Migos, Smigos, Trae Young Runs the Best Show in The A
The Young Dilemma: Productivity vs Practicality
What is the cost of development for an NBA franchise? How are the optics when bottoming out for draft picks during a 20-win season? What of critiques during the quest for talent actualization? Playing time serves as the ultimate source of oxygen for young players, but is there a temporal expectation for development?
In either case, there are clear motivations for teams to press the reset button, but decisiveness is major key. With a clear hierarchy in the league, teams like the Atlanta Hawks have to shade their strategy around both productivity and practicality.
Let’s play Who Wants to be a Hero! The Hawks front office, basketball operations team, and coaching staff all work in the same ether, but often lack autonomy and can tussle with conflicting interests in regards to player opportunity and time management. Some parts of the organization may choose to play the young guys and in turn may bottom out, while for the status of fringe level playoff contention.
I’m of the mind that oxygen is more important than winning an extra 9 games, but I recognize the difficulty in kicking the can down the road. Building through the draft is not the most quantifiable roadmap to team success, but it is growing traction especially after the success of Hinkie-ism.
For the last few years, mediocre NBA teams have ignored winning in favor of building potential. In this year's NBA, the price of development could shape your favorite team's season and likely their future.
The idea is simple; ”let’s punt today so we can score tomorrow”.
Regardless of preseason expectations, many teams are already entering into the tanking conversations as we approach the 30 game mark. Clubs with aging veterans such as the 4-18 Cavs, the 11-11 Kings, or the 4-18 Suns must decide to either buyout their vets and begin to play young players, or maintain the course and strive for competitiveness. Younger teams like the 5-18 Hawks, the 8-16 Knicks, or the 5-19 Bulls, however, are already leaning heavily on their young ringers in hopes that the aforementioned oxygen that comes with more minutes will promote growth.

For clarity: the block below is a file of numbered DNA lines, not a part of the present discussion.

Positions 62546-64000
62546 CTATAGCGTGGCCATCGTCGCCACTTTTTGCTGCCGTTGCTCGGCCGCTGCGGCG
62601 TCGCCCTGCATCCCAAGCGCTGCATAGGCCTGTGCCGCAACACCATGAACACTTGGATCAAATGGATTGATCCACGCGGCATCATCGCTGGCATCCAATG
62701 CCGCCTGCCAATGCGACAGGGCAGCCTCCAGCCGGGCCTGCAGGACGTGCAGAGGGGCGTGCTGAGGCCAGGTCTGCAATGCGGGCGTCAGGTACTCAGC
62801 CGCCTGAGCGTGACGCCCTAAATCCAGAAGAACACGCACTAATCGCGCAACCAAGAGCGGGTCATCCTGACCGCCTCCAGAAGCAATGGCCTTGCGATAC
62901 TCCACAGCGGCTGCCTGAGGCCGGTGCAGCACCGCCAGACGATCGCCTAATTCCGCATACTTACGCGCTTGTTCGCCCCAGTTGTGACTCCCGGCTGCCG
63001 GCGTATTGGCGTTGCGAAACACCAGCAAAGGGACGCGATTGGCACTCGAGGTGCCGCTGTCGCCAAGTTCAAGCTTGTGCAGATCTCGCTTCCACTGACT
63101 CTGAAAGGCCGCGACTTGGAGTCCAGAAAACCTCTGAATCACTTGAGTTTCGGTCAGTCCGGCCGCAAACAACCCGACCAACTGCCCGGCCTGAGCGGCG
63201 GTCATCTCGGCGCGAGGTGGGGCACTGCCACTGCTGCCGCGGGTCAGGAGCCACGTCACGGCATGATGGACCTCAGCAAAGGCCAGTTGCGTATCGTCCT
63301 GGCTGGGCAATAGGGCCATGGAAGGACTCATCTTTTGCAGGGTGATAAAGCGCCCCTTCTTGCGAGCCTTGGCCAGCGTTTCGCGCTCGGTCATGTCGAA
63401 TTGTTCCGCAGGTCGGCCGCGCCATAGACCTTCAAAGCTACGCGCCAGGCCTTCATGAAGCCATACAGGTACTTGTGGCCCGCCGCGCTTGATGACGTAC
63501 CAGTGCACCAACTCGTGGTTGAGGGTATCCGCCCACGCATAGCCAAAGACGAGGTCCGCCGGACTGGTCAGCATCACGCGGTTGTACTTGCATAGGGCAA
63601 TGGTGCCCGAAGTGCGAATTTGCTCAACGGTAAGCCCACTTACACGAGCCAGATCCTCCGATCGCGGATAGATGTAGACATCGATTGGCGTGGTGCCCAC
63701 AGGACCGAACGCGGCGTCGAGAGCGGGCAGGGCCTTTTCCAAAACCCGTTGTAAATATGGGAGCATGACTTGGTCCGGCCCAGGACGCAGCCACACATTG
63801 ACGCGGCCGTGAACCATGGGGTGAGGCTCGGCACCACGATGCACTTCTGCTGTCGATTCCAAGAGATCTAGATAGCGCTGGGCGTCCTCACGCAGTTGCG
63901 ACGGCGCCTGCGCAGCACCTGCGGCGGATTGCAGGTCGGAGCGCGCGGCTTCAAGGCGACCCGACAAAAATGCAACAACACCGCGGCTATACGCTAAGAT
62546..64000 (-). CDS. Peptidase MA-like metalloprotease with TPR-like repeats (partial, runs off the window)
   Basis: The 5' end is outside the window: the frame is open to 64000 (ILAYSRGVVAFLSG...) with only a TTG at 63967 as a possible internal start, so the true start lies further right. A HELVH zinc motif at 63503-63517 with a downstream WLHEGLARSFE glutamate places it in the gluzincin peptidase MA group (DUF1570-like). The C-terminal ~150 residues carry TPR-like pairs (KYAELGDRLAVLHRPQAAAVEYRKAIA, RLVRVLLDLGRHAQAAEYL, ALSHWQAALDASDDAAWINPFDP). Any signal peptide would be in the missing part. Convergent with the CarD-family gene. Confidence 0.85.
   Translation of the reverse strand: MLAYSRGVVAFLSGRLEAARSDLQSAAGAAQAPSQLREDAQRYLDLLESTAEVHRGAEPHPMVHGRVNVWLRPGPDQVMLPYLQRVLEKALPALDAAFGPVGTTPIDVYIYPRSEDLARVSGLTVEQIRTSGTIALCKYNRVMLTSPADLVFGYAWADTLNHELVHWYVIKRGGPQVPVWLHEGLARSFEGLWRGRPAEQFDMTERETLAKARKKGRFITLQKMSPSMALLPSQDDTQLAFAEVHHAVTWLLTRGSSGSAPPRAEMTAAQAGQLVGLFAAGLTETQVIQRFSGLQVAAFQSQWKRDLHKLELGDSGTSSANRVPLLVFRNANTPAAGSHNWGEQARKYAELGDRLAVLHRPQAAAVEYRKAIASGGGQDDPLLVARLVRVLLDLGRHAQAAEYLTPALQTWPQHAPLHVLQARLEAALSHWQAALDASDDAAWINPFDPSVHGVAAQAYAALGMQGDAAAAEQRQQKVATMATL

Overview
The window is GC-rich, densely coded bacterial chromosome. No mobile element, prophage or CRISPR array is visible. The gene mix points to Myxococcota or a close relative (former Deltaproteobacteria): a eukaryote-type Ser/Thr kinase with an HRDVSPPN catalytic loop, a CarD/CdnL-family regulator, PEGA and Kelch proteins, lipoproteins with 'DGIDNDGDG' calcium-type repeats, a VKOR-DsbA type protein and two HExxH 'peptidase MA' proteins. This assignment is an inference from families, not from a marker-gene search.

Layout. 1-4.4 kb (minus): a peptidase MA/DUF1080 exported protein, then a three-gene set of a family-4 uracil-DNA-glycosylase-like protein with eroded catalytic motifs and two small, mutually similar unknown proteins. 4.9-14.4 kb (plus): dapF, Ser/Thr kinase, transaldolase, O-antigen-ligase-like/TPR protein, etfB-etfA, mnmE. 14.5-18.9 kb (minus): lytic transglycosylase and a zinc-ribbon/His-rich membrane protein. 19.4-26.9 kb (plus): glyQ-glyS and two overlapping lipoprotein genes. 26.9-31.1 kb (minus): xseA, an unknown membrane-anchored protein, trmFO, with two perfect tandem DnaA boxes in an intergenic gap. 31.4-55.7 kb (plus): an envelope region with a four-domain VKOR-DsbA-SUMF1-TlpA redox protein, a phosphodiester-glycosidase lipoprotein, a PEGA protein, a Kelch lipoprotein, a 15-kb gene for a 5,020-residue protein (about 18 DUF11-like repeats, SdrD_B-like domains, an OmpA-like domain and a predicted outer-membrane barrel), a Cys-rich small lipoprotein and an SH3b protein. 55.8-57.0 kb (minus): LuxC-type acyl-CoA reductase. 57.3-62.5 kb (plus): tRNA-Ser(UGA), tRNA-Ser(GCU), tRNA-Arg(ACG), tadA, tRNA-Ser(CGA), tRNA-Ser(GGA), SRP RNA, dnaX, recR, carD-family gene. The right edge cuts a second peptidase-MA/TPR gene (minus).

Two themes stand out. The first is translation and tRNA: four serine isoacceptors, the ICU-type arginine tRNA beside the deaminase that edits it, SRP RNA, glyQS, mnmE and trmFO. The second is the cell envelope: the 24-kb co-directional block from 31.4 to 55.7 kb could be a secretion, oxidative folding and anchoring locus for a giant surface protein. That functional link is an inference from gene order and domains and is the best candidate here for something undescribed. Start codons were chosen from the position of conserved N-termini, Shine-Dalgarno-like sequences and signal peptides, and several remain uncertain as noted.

Do teams opt for respectable competition or the promise of ping pong balls this spring? Usually teams contending for the worst of the worst will have decided their fate far ahead of the Christmas break. The Hawks, however, are one of the few teams in the league's recent history that, due to their roster construction, fall somewhere in the middle.
Productivity: Black Hawk Down, Not Out
The Atlanta Hawks are a pitiful 5-18 on the season, and on pace for the worst overall record by seasons end. This seemingly “negative” outcome, like trading the rights to Luka Doncic for the opportunity to take Trae Young, may actually present the best long-term opportunities for a rejuvenated Hawks organization. In playing Trae and their young pieces, Atlanta will have achieved two key organizational objectives: poor play for a better draft pick and oxygen for their underclassmen.
The Hawks are not good, this is obvious. But in the early goings, they’ve done two things well. The first is the integration of a modern system, more spacing, smarter offensive actions, and three-man interactions. Head coach Lloyd Pierce presides over one of the NBA's fastest paces. Likewise, Atlanta currently sits inside the top-5 in both steals and blocks.